For any high school graduate, the jump from being an underclassman to an upperclassman, complete with harder classes and applying to college or looking for a job, is tough. Homework picks up at the same time the SAT’s have to be taken or college applications are due. Teachers get stricter, classes get harder and the whole idea of high school becomes a lot more difficult to handle.
CompassPoint Mentorship, a program that matches rising high school juniors and seniors with current college students, hopes to make those last two years of high school a bit easier.
With programs already established at nearby schools like Lynbrook High School in San Jose and Homestead High School in Cupertino, as well as five others nationally, CompassPoint is now spreading to Paly.
Currently, the program is looking for both high school students who would like a mentor and college students who are willing to give a bit of time to be a mentor. Students interested can fill out a survey and will then be matched with a mentor or mentee.
“Mentors can help with, among other things, college advice, leadership development, and personal growth,” said Karine Hsu, a Paly class of 2012 graduate and CompassPoint mentor. “We send out applications for both mentors and mentees, [and match them based on] their levels of communicability, interests, and time commitment.”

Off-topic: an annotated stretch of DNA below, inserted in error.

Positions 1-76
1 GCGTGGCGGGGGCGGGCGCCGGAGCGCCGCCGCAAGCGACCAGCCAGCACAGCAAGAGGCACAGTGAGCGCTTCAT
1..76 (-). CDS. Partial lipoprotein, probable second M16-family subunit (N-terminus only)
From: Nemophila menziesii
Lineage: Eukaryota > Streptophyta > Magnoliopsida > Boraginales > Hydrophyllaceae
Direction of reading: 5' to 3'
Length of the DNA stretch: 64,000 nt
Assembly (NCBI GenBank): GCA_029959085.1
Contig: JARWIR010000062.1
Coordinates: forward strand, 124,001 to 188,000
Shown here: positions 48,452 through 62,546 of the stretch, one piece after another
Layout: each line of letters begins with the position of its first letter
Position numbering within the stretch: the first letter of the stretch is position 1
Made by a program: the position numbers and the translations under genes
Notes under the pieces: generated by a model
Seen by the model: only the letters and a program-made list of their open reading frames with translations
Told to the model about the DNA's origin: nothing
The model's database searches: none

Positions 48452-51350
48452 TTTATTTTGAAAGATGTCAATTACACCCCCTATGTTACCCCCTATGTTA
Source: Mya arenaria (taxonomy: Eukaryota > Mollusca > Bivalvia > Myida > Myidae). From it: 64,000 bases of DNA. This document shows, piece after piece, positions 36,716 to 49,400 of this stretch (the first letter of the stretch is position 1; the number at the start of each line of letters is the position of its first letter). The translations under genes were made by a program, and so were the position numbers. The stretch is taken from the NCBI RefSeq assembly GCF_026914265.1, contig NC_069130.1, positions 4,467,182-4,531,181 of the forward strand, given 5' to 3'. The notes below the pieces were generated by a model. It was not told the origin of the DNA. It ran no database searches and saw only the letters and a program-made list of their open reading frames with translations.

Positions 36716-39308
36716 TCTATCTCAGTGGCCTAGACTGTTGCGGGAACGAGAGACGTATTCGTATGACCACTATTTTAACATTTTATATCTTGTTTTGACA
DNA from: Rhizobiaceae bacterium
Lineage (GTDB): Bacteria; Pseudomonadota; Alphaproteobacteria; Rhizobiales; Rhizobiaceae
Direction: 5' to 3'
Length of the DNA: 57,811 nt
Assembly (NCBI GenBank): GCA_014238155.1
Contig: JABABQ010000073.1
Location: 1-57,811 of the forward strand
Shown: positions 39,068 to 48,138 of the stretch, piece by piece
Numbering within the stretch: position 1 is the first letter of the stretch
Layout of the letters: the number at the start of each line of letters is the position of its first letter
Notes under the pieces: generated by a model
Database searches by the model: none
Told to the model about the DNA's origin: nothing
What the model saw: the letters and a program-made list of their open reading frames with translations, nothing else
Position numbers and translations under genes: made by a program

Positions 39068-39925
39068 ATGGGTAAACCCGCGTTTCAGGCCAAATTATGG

When selecting students to match with a mentor, “We want students who will benefit most from our program,” said Jenny Hong, a member of the Paly class of 2011 and the current CompassPoint VP of Strategy. “Other than demonstrating a commitment to the program, we really are open to any high school student that needs help or advice of any sort.”
As for mentors, the ideal student is simply someone willing to take the time to help their mentee and answer any questions.
“We want mentors who are dedicated, respectable, mature, and capable,” Hong said. “While mentors do not have to know every minute detail and the ins-and-outs of, say, the college application process, we do require that mentors work together with mentees on a regular schedule.”
That regular schedule can mean phone calls, Skyping, or even just Facebook chatting every week or so to make sure the mentee is on track.
Aside from simply making the high school process easier, CompassPoint hopes that they can enrich the mentees in a way that only a student who has gone through the same experience could.
“Our biggest asset is the vast amount of knowledge and experience accumulated by mentors who have been successful in pursuing their goals and fulfilling achievements,” said Lucas Chan, the Paly CompassPoint Branch Leader and a Paly class of 2011. “The impression we want to give prospective mentees is that, as students who just recently attended their high schools, we mentors have gone through the same type of apprehensions and challenges and can help them form and achieve their own goals.”